Dealing with a broken computer is never a welcome experience. When it is a mail-order computer, there can be added complications.
If you don't understand anything about the innards of your computer and don't want to, buying a mail-order computer--even one with a good on-site service warranty--may not be a happy experience.
We have two mail-order computers at our house. One has performed flawlessly for about four years, while the other, less than a year old, has been almost totally replaced piece by piece.
The problem machine, a 386 PC with a speedy 33 megahertz microprocessor, 8 megabytes of memory and a 200-megabyte hard disk, is my wife's. She saved thousands of dollars buying mail order and got a long warranty with free on-site service.
But from the beginning things went wrong. The color monitor would suddenly switch colors, even with black-and-white software that shouldn't be in color.
A telephone call to the manufacturer's 800 number brought another video board by overnight air freight. I installed it rather than wait a day or two for the on-site service contractor to come out.
But something else was wrong that I couldn't really diagnose. A special program my wife uses that requires prodigious amounts of expanded memory wouldn't work, although other programs were fine.
That can be a nightmare situation. Is it a bug in the software, a bug in the hardware or some undiscovered incompatibility between the two? The software publisher cooperated with a new copy of its program, which still didn't work.
Once armed with that information, I called the 800 number again, and the company agreed to ship a new mother board fully equipped with new memory. That must have been about a $1,500 decision, but it was made by the technical support technician who answered the call. I didn't have to twist any arms or work my way up some chain of command.
The board came by overnight air express, and the on-site service contractor installed it the same day.
Things were fine until a couple of weeks ago when the computer just quit running. The next morning, the manufacturer agreed with my diagnoses that the power supply had failed after asking my wife a number of technical questions that might have been daunting to a less experienced computer user.
This time they wanted to ship by surface but yielded to her request for overnight air freight.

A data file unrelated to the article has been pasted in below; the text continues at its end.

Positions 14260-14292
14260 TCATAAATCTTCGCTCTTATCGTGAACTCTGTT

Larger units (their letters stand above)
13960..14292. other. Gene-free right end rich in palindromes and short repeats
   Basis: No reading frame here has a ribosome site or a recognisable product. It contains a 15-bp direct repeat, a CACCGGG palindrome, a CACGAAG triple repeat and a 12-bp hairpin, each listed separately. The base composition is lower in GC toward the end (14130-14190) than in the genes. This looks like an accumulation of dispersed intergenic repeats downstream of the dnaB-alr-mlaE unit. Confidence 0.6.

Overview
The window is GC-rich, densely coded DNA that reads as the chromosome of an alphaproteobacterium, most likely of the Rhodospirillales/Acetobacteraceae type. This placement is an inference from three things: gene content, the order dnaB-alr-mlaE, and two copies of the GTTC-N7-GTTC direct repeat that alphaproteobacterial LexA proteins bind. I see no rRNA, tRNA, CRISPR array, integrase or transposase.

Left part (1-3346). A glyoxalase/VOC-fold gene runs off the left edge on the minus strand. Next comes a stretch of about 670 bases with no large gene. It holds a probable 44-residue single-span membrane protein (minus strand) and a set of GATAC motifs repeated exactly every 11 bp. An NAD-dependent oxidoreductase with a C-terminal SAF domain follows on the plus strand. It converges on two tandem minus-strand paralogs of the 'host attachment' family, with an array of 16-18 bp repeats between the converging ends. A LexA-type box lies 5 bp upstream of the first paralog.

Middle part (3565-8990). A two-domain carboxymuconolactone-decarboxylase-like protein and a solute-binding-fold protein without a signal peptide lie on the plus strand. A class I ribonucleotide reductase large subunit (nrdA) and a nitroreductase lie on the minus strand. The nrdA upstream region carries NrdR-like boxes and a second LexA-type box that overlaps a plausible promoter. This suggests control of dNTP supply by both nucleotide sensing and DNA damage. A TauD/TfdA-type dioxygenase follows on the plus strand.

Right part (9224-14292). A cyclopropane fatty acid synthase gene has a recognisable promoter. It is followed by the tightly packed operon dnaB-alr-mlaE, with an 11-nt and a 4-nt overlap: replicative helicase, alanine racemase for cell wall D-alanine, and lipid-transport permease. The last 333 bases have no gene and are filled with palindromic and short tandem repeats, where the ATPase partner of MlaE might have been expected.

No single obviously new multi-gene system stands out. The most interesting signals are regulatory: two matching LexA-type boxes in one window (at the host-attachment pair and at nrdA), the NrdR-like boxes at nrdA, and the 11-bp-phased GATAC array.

I installed the new power supply rather than wait for on-site service, but it still wouldn't work. The conversation with the manufacturer's technician the next morning was much more rigorous. I had to take the cover off the computer and remove and then reinstall all accessory circuit boards to prove that one had not caused the problem by working its way loose.
A less technically inclined owner would just have to plead ignorance and wait for on-site service.
The technician concluded that the mother board was blown, and he agreed to express one overnight with all-new memory. Another expensive decision.
The weekend intervened and then the board got lost, so the computer was down for a week before the service tech installed the new mother board.
The computer still wouldn't work, and the on-site technician concluded that the real failure was a circuit board containing printer and communications ports. That little board probably costs the maker about $20 and is the least expensive part in the computer.
Another call to the 800 number brought a new I/O card, as it is called, which I installed. Once again the computer runs great.
The fan in the new power supply is quieter, and the new mother board is of a different design and from a more well-known manufacturer. But the new I/O card is identical to the one that failed.
In all this, the manufacturer has been exemplary, even though the computer has suffered three real component failures in its first year.
And the on-site service has certainly been more convenient than hauling the machine back to a dealer. But it requires you to participate in diagnosing problems--something you may not want to deal with.
Computer File welcomes readers' comments but regrets that the author cannot respond individually to letters. Write to Richard O'Reilly, Computer File, Los Angeles Times, Times Mirror Square, Los Angeles, Calif. 90053.